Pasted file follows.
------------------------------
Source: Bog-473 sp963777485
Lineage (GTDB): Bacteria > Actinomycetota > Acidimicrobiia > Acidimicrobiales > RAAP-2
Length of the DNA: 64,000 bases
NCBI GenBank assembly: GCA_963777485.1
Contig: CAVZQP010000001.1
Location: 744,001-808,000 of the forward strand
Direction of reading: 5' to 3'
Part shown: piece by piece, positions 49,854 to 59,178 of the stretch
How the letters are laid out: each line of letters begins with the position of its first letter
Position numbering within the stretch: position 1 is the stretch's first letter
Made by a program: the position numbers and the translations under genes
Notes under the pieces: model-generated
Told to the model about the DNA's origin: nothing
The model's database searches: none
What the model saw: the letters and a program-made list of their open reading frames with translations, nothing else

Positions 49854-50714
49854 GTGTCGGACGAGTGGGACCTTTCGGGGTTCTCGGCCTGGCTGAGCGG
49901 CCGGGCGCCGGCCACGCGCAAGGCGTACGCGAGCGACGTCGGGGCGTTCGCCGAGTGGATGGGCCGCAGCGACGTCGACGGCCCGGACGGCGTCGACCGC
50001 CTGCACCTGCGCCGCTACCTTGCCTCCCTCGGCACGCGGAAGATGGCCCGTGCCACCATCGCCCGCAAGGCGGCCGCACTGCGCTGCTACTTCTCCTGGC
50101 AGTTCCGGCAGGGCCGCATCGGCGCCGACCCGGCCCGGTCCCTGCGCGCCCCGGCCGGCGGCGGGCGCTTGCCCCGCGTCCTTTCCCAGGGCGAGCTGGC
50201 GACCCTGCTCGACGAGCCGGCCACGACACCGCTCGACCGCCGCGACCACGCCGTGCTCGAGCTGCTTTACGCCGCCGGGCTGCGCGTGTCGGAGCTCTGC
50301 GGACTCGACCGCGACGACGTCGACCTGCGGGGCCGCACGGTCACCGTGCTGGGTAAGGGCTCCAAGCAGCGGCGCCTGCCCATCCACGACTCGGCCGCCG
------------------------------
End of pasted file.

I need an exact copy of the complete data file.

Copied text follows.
Source: Bog-473 sp963777485
Lineage (GTDB): Bacteria > Actinomycetota > Acidimicrobiia > Acidimicrobiales > RAAP-2
Length of the DNA: 64,000 bases
NCBI GenBank assembly: GCA_963777485.1
Contig: CAVZQP010000001.1
Location: 744,001-808,000 of the forward strand
Direction of reading: 5' to 3'
Part shown: piece by piece, positions 49,854 to 59,178 of the stretch
How the letters are laid out: each line of letters begins with the position of its first letter
Position numbering within the stretch: position 1 is the stretch's first letter
Made by a program: the position numbers and the translations under genes
Notes under the pieces: model-generated
Told to the model about the DNA's origin: nothing
The model's database searches: none
What the model saw: the letters and a program-made list of their open reading frames with translations, nothing else

Positions 49854-50714
49854 GTGTCGGACGAGTGGGACCTTTCGGGGTTCTCGGCCTGGCTGAGCGG
49901 CCGGGCGCCGGCCACGCGCAAGGCGTACGCGAGCGACGTCGGGGCGTTCGCCGAGTGGATGGGCCGCAGCGACGTCGACGGCCCGGACGGCGTCGACCGC
50001 CTGCACCTGCGCCGCTACCTTGCCTCCCTCGGCACGCGGAAGATGGCCCGTGCCACCATCGCCCGCAAGGCGGCCGCACTGCGCTGCTACTTCTCCTGGC
50101 AGTTCCGGCAGGGCCGCATCGGCGCCGACCCGGCCCGGTCCCTGCGCGCCCCGGCCGGCGGCGGGCGCTTGCCCCGCGTCCTTTCCCAGGGCGAGCTGGC
50201 GACCCTGCTCGACGAGCCGGCCACGACACCGCTCGACCGCCGCGACCACGCCGTGCTCGAGCTGCTTTACGCCGCCGGGCTGCGCGTGTCGGAGCTCTGC
50301 GGACTCGACCGCGACGACGTCGACCTGCGGGGCCGCACGGTCACCGTGCTGGGTAAGGGCTCCAAGCAGCGGCGCCTGCCCATCCACGACTCGGCCGCCG